Love and longing in Reconstruction-era New Orleans.
It’s 1867, and Valinda Lacy has traveled from New York to Louisiana to teach former slaves. After a series of misfortunes—the barn she’s using as a schoolroom is overrun by vagrants, she's assaulted by soldiers, and her landlady throws her out onto the street—Val is welcomed into the LeVeq family. Jenkins fans may remember the name LeVeq from an earlier trilogy (Captured, 2009, etc.). Now, the author returns to New Orleans to launch her Women Who Dare series. Val is a winning heroine, and Capt. Drake LeVeq is an excellent match. He admires her sense of independence, she respects his kindness and generosity, and—of course—they are both wildly attracted to each other. The evolution of their romance has an organic flow. Jenkins doesn’t create elaborate contrivances to keep her characters apart. Val has been raised to expect neither love nor passion. Even when Drake introduces her to pleasure she’s never imagined, she's reluctant to give away her freedom. For his part, Drake is wounded that she doesn't immediately return his affections when he makes his devotion to her known. As Jenkins’ readers will expect, the love story is interwoven with a great deal of historical detail. She offers a vivid portrait of life during Reconstruction, and New Orleans is revealed as the unique place it is. There is colorism and classism and tension between old Creole families and former slaves, but there is also a great deal of opportunity for ambitious women. This is a huge part of the city’s appeal for Val—this, and the amazing food. So often, stories drawn from the African-American past deal largely with struggle, and Jenkins does not shy away from depictions of injustice and violence. But she also gives us characters who are able to thrive and love and find their ways to happy endings.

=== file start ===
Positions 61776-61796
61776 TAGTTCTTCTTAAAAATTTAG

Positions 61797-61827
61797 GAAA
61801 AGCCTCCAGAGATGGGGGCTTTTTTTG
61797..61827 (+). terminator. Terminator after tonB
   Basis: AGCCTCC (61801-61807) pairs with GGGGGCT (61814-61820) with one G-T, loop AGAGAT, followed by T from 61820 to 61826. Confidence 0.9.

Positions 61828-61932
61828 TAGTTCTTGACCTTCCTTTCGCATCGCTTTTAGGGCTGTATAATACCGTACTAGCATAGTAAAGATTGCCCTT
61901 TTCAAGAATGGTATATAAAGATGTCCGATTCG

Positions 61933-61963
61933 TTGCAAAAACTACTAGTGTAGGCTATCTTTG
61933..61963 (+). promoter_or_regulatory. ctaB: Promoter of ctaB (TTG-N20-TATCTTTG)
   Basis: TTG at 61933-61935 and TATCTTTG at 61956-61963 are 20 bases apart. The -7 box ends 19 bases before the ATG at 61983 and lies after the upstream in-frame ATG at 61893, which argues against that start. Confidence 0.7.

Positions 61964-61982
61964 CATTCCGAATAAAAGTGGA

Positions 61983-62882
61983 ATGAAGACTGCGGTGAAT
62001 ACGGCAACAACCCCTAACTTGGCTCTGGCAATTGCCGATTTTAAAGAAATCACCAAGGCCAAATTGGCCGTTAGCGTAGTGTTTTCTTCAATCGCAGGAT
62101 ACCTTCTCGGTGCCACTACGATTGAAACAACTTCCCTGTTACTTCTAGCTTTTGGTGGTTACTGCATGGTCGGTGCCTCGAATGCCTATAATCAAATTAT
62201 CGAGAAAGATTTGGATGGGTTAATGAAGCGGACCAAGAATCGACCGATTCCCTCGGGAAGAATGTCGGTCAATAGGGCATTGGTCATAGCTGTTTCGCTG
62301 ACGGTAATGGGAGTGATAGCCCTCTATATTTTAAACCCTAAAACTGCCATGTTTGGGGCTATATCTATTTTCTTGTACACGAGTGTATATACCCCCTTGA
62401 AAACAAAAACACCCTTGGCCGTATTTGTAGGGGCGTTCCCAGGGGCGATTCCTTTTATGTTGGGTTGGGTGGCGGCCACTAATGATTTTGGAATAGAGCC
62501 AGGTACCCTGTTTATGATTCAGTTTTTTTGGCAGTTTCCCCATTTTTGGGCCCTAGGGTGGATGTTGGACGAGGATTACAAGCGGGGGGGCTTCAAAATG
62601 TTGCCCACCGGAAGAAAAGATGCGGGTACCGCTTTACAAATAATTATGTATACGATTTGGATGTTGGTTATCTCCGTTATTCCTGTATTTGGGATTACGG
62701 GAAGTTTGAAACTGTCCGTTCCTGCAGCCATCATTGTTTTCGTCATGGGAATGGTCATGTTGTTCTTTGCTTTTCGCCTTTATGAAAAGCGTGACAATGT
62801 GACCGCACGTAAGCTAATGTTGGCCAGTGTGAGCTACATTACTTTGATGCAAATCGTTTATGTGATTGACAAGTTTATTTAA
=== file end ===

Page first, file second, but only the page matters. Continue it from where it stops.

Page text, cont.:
A satisfying start to a new historical series from one of romance’s finest writers.